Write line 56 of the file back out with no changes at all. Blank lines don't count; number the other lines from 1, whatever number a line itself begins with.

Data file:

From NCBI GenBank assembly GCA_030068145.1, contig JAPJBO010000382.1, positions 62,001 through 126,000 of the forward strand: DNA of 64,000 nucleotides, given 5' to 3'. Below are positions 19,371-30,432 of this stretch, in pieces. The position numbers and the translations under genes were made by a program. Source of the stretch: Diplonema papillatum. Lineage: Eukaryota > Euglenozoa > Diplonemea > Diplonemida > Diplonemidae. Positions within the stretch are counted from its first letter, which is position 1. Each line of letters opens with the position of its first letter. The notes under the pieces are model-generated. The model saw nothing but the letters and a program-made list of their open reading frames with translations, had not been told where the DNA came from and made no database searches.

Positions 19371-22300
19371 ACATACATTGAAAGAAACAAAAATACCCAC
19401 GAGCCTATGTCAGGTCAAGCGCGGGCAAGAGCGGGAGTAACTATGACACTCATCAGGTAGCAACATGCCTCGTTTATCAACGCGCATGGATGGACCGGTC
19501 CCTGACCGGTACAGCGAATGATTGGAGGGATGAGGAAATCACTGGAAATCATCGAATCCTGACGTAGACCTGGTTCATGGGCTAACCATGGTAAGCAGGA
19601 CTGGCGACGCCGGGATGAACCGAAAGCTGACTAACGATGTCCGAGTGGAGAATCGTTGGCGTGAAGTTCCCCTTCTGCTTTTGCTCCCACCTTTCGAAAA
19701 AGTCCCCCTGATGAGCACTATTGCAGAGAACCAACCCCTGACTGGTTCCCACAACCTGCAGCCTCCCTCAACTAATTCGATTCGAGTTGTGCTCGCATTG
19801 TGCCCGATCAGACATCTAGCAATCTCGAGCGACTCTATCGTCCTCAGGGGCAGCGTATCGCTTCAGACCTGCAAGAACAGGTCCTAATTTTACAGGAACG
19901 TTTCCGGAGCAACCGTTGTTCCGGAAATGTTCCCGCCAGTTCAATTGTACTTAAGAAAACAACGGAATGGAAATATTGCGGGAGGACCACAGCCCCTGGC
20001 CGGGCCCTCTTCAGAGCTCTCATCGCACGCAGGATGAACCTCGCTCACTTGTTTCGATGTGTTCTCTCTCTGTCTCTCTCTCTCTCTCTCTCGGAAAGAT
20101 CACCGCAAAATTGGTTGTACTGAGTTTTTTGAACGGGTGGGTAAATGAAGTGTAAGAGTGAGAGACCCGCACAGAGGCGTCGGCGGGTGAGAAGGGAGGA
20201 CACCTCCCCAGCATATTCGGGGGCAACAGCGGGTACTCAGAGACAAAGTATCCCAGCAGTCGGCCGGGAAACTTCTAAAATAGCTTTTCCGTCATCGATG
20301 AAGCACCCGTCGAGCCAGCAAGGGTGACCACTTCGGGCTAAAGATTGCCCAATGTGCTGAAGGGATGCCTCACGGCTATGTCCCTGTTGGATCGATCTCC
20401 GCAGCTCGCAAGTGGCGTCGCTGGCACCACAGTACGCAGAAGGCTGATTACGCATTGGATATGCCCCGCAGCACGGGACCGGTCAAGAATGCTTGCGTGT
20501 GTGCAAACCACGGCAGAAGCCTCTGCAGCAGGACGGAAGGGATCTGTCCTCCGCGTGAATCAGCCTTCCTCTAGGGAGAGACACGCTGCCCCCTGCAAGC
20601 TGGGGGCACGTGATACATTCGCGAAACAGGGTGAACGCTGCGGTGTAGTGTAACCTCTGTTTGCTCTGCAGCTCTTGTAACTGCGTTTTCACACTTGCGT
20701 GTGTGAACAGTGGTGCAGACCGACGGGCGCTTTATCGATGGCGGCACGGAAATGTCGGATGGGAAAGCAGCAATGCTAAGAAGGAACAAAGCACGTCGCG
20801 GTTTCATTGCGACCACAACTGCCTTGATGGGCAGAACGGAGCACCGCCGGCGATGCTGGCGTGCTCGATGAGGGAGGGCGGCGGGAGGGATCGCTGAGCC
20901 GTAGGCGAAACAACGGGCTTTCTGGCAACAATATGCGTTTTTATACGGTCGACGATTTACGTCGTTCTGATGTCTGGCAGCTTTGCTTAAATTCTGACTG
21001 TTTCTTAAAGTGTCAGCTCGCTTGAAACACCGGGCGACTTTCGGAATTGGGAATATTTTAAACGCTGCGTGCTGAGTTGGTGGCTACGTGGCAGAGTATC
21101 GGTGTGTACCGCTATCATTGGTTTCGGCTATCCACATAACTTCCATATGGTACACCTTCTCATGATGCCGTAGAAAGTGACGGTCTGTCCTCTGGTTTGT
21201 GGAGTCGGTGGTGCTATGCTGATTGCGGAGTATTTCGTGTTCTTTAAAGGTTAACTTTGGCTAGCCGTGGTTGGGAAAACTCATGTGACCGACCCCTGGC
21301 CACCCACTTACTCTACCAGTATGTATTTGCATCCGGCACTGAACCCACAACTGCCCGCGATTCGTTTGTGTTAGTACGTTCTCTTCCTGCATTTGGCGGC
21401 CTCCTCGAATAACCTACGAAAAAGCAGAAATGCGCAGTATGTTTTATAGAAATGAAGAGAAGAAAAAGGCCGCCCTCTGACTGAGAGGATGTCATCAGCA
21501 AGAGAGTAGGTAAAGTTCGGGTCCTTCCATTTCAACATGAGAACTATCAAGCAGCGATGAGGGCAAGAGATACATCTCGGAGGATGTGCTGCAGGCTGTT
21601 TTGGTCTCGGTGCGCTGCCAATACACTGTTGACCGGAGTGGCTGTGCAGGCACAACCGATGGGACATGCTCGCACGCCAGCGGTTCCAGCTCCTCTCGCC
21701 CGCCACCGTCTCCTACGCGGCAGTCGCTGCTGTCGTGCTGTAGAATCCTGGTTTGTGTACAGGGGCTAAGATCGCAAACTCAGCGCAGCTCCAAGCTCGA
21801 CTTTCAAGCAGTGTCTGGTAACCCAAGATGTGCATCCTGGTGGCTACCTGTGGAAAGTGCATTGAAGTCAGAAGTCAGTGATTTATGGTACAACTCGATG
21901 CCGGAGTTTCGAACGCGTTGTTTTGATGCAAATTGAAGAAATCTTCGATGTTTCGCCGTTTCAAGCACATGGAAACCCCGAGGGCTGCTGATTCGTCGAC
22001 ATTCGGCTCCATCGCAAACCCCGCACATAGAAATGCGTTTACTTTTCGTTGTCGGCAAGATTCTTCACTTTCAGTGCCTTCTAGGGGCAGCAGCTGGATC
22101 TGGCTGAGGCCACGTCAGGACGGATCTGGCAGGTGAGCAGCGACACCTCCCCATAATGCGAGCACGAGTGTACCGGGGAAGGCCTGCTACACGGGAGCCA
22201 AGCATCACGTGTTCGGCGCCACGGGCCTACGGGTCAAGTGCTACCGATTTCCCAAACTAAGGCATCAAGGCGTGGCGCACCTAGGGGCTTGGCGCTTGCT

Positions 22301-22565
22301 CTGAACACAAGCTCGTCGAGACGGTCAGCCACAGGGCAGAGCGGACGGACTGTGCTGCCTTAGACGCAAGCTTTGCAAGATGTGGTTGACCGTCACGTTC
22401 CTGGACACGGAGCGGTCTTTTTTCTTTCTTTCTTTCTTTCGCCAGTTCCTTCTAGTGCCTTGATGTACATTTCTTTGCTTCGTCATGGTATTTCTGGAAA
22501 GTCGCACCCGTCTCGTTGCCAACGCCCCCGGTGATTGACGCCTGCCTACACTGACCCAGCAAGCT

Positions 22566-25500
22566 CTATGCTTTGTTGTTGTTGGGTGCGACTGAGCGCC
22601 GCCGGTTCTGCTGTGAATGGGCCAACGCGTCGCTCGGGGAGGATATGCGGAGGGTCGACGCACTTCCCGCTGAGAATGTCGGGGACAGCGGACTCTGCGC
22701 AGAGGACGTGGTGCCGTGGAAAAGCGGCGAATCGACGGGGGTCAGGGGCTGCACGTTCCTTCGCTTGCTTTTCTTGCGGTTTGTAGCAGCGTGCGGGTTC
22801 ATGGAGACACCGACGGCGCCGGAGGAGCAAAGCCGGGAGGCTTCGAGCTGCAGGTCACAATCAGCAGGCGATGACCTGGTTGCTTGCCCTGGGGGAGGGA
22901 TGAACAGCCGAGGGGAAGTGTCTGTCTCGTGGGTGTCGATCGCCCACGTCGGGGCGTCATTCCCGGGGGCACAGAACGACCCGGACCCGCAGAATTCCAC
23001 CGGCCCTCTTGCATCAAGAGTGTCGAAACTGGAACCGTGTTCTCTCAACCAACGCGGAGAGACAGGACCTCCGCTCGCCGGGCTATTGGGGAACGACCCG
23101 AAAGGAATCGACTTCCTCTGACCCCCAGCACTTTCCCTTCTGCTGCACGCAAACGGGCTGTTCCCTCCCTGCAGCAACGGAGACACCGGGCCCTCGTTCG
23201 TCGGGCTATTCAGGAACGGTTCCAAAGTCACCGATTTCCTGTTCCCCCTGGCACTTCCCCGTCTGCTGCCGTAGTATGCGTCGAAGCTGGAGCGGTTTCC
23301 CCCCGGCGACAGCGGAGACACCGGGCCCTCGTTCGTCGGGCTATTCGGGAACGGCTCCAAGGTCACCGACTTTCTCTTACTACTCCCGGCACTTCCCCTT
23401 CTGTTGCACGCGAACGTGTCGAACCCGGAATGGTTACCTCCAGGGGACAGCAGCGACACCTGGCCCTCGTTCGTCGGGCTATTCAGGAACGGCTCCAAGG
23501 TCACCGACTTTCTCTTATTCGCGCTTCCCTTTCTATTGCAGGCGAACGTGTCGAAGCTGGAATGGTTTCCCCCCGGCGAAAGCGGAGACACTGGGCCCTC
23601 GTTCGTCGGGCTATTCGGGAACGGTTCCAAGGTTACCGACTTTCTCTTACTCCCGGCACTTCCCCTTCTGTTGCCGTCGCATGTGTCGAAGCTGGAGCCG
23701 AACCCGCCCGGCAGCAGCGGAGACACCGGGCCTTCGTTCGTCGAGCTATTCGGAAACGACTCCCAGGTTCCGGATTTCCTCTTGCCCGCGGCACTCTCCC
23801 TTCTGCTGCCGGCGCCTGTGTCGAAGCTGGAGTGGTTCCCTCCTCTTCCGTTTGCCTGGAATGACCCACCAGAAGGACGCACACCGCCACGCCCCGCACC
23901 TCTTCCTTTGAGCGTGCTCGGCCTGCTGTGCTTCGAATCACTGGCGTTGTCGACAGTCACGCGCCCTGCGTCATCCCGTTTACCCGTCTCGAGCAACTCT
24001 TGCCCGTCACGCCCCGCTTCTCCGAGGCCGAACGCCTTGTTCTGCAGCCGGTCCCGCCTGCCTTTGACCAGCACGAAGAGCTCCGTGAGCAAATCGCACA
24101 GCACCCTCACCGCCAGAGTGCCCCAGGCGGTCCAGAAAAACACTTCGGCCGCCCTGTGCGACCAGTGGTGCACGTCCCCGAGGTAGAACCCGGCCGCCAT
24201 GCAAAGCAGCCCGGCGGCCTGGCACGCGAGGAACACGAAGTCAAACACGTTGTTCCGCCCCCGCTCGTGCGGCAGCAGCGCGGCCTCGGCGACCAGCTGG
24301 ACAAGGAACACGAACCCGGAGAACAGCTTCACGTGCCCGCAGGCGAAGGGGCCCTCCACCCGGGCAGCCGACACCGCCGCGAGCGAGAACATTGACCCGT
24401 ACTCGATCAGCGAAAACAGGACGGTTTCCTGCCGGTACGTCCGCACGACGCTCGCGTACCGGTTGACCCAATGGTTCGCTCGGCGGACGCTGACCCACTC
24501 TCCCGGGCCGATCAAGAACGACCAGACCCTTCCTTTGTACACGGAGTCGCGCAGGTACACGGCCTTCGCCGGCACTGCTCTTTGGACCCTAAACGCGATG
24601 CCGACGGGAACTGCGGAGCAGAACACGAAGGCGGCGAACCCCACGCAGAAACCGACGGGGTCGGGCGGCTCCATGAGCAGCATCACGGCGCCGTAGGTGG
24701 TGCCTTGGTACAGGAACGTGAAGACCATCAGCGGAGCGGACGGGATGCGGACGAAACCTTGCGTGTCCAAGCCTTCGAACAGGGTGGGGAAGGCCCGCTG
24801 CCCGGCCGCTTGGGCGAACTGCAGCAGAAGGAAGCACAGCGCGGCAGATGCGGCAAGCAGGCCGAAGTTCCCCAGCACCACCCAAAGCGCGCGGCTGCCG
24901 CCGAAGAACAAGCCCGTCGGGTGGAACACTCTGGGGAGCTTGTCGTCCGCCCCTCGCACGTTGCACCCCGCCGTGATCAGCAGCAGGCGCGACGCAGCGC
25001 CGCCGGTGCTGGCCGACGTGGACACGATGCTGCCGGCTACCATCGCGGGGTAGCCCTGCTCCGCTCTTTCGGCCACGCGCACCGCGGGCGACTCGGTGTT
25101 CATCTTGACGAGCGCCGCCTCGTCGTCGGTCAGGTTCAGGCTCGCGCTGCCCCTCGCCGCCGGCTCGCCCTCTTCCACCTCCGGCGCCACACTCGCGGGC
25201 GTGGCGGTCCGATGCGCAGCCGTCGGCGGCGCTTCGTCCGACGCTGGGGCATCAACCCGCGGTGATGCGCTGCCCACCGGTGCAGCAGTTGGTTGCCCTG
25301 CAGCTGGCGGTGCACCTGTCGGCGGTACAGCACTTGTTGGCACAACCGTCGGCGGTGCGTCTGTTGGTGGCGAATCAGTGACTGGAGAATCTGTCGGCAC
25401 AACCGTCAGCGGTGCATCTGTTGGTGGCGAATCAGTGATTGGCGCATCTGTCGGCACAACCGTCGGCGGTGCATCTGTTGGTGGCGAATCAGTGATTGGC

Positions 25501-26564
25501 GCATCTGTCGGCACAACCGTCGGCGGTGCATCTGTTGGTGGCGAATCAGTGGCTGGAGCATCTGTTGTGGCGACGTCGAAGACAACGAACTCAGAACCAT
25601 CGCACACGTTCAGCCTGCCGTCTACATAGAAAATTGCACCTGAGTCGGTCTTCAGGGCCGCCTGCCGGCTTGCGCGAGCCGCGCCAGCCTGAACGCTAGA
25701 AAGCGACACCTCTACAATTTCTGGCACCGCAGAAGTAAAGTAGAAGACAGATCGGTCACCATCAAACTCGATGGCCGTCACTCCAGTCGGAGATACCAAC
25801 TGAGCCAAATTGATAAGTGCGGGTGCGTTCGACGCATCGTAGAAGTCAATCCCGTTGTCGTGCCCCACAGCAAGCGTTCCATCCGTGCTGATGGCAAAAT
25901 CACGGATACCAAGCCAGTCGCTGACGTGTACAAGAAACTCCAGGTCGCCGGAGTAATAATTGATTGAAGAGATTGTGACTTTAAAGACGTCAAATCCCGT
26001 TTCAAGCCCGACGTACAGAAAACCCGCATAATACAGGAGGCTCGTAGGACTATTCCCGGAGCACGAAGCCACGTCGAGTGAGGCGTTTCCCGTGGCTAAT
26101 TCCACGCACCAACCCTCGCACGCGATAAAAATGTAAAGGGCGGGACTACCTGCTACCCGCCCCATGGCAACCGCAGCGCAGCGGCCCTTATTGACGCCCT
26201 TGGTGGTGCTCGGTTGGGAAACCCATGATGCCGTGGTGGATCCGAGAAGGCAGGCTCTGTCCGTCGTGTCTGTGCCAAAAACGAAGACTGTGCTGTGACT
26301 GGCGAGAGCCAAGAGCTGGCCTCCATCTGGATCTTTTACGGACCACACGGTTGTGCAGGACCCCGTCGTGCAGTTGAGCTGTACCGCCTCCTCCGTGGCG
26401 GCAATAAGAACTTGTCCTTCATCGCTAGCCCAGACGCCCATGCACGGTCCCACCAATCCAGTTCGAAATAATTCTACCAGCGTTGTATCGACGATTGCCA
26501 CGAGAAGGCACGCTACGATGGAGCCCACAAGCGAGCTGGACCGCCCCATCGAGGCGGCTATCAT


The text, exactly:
24301 ACAAGGAACACGAACCCGGAGAACAGCTTCACGTGCCCGCAGGCGAAGGGGCCCTCCACCCGGGCAGCCGACACCGCCGCGAGCGAGAACATTGACCCGT